Feeds

FreeServe to offer Microworkz $199 Net access device

Free ISP's move into hardware next logical step

  • alert
  • submit to reddit

Secure remote control for conventional and virtual desktops

UK free ISP FreeServe is in talks with US cut-price computer manufacturer Microworkz to bring the vendor's $199 iToaster Internet appliance over to Britain. The deal, which Microworkz said is close to completion, almost certainly covers the mysterious £200 Web PC Dixons chairman Sir Stanley Kalms recently said his company would soon offer. Dixons is Britain's biggest High Street consumer electronics chain, and owner of FreeServe. The iToaster is essentially a set-top box-styled PC that runs the BeOS rather than Windows. It's based on a 266MHz Intel CPU and contains 32MB RAM and a 2.1GB hard drive. It's designed to be a very cheap and easy to use device for accessing the Web and... er... that's it. FreeServe isn't Microworkz' first ISP partner -- the company is believed to be talking to AOL, presumably to supply AOL-branded iToasters. AOL is also working with US budget PC company eMachines, but that's more to do with its CompuServe subsidiary than the main 'AOL Anywhere' strategy. Whether FreeServe's interest in the iToaster derives from AOL's connection with Microworkz -- the two companies are the best of enemies in the battle to be Britain's biggest ISP -- but it makes a great deal of sense for FreeServe to base the second stage of its strategy on supplying cheap Net access devices to the great many Britons who don't yet own a PC. Certainly, FreeServe's high-profile High Street advertising campaign is likely to put the Net in the minds of many people who, lacking a home computer, would otherwise just assume it wasn't for them. Dixons itself would love to get into cheap systems that could easily be sold without the expensive tech support overhead standard PCs usually bring with them. Kalms undoubtedly looks back on the boom years of the early 80s when he sold millions of Sinclair Spectrums with a great deal of nostalgia, and wonders if he could do it all over again with the iToaster. ®

New hybrid storage solutions

More from The Register

next story
Quit drooling, fanbois - haven't you SEEN what the iPhone 6 costs?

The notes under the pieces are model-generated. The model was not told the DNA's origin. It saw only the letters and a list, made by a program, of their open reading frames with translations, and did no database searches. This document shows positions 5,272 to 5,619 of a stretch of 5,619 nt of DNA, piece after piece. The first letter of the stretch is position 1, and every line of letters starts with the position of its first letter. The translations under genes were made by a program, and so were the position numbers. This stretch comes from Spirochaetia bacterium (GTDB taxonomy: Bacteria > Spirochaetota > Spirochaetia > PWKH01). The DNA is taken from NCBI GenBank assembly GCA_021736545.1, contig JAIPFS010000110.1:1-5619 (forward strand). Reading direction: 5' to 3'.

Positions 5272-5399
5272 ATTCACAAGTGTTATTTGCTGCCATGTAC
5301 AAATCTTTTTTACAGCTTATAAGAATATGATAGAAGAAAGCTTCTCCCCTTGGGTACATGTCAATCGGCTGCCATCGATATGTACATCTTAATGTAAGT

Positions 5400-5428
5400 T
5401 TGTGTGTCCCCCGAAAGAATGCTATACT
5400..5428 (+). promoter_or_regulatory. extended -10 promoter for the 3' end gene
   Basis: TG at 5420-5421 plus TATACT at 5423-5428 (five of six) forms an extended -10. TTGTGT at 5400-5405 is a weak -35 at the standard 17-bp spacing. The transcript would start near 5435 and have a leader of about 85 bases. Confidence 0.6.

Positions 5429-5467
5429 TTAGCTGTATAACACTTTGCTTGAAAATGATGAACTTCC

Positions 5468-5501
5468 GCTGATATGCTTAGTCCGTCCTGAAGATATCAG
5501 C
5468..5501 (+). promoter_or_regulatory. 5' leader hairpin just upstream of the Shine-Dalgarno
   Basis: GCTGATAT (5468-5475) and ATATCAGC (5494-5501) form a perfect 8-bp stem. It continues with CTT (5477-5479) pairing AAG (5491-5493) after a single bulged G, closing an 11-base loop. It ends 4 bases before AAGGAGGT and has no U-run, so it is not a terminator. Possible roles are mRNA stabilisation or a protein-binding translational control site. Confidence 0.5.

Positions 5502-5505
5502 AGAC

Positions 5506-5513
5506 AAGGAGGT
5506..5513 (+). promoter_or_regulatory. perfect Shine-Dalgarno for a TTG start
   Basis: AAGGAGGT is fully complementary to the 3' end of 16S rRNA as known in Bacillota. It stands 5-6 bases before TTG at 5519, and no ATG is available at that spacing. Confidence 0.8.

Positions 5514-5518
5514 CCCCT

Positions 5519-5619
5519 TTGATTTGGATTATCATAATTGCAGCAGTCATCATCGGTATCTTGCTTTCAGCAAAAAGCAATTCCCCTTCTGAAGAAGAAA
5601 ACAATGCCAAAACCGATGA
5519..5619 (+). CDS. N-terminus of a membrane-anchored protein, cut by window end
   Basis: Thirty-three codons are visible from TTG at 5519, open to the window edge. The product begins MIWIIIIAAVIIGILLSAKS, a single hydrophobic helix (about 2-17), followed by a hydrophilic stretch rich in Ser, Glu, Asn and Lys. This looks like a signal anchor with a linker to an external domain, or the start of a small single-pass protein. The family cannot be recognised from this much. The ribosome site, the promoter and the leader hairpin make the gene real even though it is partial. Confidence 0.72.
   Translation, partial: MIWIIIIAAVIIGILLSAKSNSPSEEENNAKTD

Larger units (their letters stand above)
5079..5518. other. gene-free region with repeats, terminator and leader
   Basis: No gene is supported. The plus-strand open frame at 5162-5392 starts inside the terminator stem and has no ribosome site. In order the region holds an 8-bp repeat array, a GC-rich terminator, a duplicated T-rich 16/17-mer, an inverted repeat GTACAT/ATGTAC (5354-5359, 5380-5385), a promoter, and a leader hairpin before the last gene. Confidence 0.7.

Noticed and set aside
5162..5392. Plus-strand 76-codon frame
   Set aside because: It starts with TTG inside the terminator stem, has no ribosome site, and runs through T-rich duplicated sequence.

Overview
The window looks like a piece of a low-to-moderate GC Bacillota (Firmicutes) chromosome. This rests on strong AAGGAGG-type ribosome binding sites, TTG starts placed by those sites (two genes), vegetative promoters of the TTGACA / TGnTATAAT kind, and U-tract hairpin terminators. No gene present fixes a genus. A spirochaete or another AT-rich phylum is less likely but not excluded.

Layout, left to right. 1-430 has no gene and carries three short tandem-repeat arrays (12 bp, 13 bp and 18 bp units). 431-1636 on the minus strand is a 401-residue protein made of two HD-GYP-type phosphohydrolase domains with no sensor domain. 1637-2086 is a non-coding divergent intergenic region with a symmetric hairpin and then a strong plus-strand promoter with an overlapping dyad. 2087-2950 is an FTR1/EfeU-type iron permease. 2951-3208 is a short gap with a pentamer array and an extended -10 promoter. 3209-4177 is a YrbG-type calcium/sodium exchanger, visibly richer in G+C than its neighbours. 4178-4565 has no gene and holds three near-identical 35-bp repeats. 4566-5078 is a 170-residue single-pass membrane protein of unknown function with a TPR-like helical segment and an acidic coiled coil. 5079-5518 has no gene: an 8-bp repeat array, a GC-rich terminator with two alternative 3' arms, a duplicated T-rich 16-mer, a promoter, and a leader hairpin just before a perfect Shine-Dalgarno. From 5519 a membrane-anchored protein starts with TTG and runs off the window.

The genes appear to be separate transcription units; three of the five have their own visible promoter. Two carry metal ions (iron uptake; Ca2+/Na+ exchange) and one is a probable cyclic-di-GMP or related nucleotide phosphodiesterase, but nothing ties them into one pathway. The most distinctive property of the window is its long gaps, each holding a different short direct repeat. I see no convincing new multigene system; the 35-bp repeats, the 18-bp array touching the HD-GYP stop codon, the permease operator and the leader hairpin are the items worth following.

How keen will buyers be when exposed to the real price?
Apple Pay is a tidy payday for Apple with 0.15% cut, sources say
Cupertino slurps 15 cents from every $100 purchase
Ex-Autonomy execs: HP's latest wad blows apart fraud allegations
Top bods claim IT titan's latest court filing is smoking gun of 'reckless aggression'
Forget silly privacy worries - help biometrics firms make MILLIONS
Beancounter reckons dabs-scanning tech is the next big moneypit
Elon Musk says Tesla's stock price is too high ... welp, NOT ANY MORE
As Nevada throws the SpaceX supremo a $1.25bn bone
Microsoft's Office Delve wants work to be more like being on Facebook
Office Graph, social features for Office 365 going public
prev story

Whitepapers

Secure remote control for conventional and virtual desktops
Balancing user privacy and privileged access, in accordance with compliance frameworks and legislation. Evaluating any potential remote control choice.
Intelligent flash storage arrays
Tegile Intelligent Storage Arrays with IntelliFlash helps IT boost storage utilization and effciency while delivering unmatched storage savings and performance.
Reg Reader Research: SaaS based Email and Office Productivity Tools
Read this Reg reader report which provides advice and guidance for SMBs towards the use of SaaS based email and Office productivity tools.
Security for virtualized datacentres
Legacy security solutions are inefficient due to the architectural differences between physical and virtual environments.
Providing a secure and efficient Helpdesk
A single remote control platform for user support is be key to providing an efficient helpdesk. Retain full control over the way in which screen and keystroke data is transmitted.